In the late 1970s, right here in Sydney, there was an auditory revolution that was being developed by two men, Peter Vogel and Kim Ryrie, that would eventually help to encompass the sound of the 1980s. That instrument was the Fairlight CMI, so named for the suburb wedged in next to Manly on Sydney’s Northern Beaches.
The machine’s ‘CMI’ name eventually came to symbolise how synonymous synthesizers (such as those made by Roland) would be for the coming decade, and what those ‘computer musical instruments’ as a genre of instruments did for the 1980s and what the decade sounded like as a whole.
A pioneer in computer music, the Fairlight CMI revolutionised production throughout the 1980s and spawned entirely new genres of music.
Of course, having the name ‘Computer Musical Instrument’ does give some idea of what it is all about. The first version of the instrument was released in 1979 and with the final series three model of the CMI being produced by the mid 80s.
Being designed in the late 1970s, it does have the tropes that people tend to think of when they think of early computers, like the green on black graphics, the noisy floppy disk drives that help run the instrument, along with a quintessentially 80s QWERTY keyboard.
All of these work in conjunction with a 73 key piano keyboard, all operating through the instruments’ 208kb of onboard RAM, which by today’s standards is positively Stone Age, but state of the art for the time. However, having gone through several revisions in the early part of the 80s, the most well-known version of the Fairlight CMI is the IIx model which was released in 1983, starting at the astronomical price of $50,000.
While the IIx continued the evolution of the CMI, with the on board light pen being used to draw harmonic curves in real time, the IIx version of the Fairlight also included for the first time a MIDI controller and the legendary ‘Page R’ sequencer, as well as a higher sampling rate of 32KHz versus the CMI I and II’s 24KHz.
This was loaded onto the system in a series of 500kb floppy disks (the really old 5 ¼ inch ones, which actually were floppy!), with 22 sounds per disk, and with this you could access the ‘Page R’ sequencer, where each note was represented graphically on the screen (where individual notes could be manipulated with the built-in light pen), and each piano key ‘contained’ a single instrument or a musical sample that was loaded into the system (typically only a few seconds worth of sound, thanks to the technological limitations).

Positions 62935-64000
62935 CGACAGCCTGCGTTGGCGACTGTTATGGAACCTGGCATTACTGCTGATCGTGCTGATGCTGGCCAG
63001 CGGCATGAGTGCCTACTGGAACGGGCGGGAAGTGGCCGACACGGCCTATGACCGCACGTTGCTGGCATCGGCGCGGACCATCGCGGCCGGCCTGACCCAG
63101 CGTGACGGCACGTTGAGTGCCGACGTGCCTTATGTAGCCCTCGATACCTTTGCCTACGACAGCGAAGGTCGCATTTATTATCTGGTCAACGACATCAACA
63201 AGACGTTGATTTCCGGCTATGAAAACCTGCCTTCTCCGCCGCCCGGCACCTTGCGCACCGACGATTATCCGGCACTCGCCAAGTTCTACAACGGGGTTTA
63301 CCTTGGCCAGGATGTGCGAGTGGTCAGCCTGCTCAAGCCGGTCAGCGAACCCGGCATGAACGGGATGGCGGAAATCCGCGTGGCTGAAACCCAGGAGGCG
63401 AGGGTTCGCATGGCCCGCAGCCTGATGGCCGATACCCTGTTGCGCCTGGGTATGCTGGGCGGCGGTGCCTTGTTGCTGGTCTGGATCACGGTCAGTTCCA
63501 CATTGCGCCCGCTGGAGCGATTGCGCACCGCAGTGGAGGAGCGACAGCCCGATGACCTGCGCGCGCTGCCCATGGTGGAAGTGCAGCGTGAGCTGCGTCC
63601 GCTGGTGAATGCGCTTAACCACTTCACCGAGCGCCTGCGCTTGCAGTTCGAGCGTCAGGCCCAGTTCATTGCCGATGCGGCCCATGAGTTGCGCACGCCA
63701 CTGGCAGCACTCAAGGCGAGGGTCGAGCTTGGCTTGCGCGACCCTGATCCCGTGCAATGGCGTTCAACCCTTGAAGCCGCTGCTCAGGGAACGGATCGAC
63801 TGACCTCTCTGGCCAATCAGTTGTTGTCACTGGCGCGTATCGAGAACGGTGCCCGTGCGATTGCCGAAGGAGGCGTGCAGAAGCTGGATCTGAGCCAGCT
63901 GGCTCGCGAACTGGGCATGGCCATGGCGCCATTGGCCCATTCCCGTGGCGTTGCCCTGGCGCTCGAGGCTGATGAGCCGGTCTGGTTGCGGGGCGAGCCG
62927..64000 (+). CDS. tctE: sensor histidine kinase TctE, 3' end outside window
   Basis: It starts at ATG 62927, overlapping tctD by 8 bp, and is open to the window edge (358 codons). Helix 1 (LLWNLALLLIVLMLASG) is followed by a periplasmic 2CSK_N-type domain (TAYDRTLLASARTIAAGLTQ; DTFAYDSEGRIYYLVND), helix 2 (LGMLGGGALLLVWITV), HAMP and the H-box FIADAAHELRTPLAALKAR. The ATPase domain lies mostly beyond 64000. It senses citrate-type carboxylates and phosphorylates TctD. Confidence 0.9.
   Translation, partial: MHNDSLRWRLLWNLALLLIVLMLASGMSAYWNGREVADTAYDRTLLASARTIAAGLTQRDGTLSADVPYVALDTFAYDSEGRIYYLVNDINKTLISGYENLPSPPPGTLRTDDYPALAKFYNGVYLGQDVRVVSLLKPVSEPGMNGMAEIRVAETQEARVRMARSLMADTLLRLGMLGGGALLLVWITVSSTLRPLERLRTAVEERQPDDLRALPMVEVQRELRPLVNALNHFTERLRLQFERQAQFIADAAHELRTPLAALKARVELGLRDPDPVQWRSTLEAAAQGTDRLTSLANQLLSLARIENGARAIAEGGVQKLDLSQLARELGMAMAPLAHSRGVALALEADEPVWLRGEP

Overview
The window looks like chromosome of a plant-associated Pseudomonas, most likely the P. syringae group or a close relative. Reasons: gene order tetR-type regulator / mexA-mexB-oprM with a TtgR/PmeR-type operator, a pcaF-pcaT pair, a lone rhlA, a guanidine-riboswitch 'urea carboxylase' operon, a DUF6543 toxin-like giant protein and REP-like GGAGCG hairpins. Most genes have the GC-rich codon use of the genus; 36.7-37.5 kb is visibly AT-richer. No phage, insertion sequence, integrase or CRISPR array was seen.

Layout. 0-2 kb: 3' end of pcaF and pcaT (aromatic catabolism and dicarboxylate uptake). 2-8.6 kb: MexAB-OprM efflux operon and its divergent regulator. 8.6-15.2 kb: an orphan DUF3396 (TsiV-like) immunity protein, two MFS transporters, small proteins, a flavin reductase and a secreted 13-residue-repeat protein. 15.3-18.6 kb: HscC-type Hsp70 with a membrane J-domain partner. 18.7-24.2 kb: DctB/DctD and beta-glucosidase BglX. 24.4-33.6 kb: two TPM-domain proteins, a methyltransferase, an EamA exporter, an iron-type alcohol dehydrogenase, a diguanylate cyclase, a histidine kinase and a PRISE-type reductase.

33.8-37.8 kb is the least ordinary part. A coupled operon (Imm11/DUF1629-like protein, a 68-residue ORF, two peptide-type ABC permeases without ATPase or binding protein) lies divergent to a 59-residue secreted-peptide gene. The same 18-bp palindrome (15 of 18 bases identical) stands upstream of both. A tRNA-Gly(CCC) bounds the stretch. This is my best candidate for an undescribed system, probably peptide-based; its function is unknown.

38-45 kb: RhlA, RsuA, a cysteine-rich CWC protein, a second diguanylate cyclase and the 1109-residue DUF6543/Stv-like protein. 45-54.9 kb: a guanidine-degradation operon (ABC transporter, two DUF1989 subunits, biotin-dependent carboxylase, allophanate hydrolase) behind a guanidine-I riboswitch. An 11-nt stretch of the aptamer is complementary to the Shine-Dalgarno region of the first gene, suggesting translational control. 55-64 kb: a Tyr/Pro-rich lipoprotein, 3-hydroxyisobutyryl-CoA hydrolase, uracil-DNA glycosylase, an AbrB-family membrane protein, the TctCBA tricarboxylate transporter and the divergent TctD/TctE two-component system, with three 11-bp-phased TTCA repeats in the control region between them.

Because of the Fairlight’s ability to store samples with eight voices and up to 50,000 musical notes at a time, many high profile musicians and music producers became enamoured with the machine and its capabilities, with some wealthy musicians buying a CMI after only seeing what the Page R could do relative to its nearest competitor, New England Digital’s Synclavier.
Despite the fact that by the standards of 2017, the Fairlight’s technical specifications are hilariously archaic, it’s pretty clear that the CMI, along with the use of MIDI technology, the light pen system and the Page R sequencer were instrumental in helping to provide the sound of the eighties, where the instruments ubiquity reached the point where Phil Collins’ No Jacket Required even had to state that “There is no Fairlight on this record.”
Other artists who used the Fairlight CMI extensively were Peter Gabriel with his solo records (where he sampled the sound of glass breaking for his recordings using the Fairlight), French ambient musician Jean Michel-Jarre , and bands such as Frankie Goes to Hollywood (where the Fairlight appears on the track ‘Relax’) and the musical collages of the Art of Noise (whose signature track- the lush, down tempo ‘Moments in Love”, was 10 minute futuristic lullaby created entirely on the Fairlight), both of which were produced by Trevor Horn.
As significant as the CMI was, by the mid-80s interest in the Fairlight started to wane, as the high price and lack of portability began to be challenged thanks to cheaper packages such as the MIDI-enabled Atari ST computer, and digital sequencers by companies such as Akai. While Fairlight is still around today, it has nothing to do with the original company that produced the CMI all those years ago.
As for the impact that the CMI has had on electronic music, the Page R sequencer is probably its most significant contribution to the genre, as it paved the way for the development of Digital Audio Workstations like Ableton Live or Logic ProTools with its relatively simple layout, enabling sampling to be user friendly, making the idea of sampling and music-making attractive to non-musicians by representing the music in a graphical fashion.
As for the recordings created with the help of the Fairlight CMI, those recordings have gone on to be crucial to genres such as drum and bass, techno and a whole host of other electronic music genres. So, while the Fairlight might be crude by today’s standards, remember that without it, the world would sound very different.